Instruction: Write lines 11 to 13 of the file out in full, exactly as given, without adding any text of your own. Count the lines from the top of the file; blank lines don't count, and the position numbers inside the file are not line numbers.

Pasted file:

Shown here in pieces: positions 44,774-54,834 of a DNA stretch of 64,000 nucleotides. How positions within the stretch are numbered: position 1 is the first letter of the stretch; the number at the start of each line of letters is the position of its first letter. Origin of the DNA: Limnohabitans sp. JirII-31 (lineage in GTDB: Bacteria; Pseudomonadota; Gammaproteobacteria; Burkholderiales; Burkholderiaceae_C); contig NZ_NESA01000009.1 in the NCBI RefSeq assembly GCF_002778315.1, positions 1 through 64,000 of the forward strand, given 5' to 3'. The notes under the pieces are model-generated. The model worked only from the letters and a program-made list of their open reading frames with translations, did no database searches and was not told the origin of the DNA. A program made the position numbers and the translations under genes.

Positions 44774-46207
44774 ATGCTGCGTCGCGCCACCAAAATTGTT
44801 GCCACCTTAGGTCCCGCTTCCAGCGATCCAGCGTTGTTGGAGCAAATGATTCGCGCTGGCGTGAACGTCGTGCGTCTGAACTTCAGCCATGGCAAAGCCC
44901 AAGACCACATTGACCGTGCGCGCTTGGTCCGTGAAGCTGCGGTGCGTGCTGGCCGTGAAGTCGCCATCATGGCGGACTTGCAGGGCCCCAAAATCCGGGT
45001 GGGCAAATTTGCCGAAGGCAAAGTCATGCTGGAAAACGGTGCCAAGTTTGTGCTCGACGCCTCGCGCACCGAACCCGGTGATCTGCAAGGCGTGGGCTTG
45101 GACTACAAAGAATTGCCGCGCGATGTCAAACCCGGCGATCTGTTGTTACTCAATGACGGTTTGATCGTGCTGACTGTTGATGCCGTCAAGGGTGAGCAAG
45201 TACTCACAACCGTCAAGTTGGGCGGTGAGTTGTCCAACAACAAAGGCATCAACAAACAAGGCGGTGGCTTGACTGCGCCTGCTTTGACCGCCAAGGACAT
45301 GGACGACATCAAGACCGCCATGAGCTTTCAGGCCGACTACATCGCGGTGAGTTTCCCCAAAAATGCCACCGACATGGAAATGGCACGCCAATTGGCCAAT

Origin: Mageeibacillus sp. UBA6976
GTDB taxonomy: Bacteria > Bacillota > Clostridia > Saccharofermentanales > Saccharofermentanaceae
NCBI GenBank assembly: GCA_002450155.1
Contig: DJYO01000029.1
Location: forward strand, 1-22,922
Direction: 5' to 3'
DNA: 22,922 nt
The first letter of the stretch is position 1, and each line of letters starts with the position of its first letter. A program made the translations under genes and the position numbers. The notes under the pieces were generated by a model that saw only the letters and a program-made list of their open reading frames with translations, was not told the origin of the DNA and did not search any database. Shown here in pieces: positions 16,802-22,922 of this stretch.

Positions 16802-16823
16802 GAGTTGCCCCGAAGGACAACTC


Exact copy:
GTDB taxonomy: Bacteria > Bacillota > Clostridia > Saccharofermentanales > Saccharofermentanaceae
NCBI GenBank assembly: GCA_002450155.1
Contig: DJYO01000029.1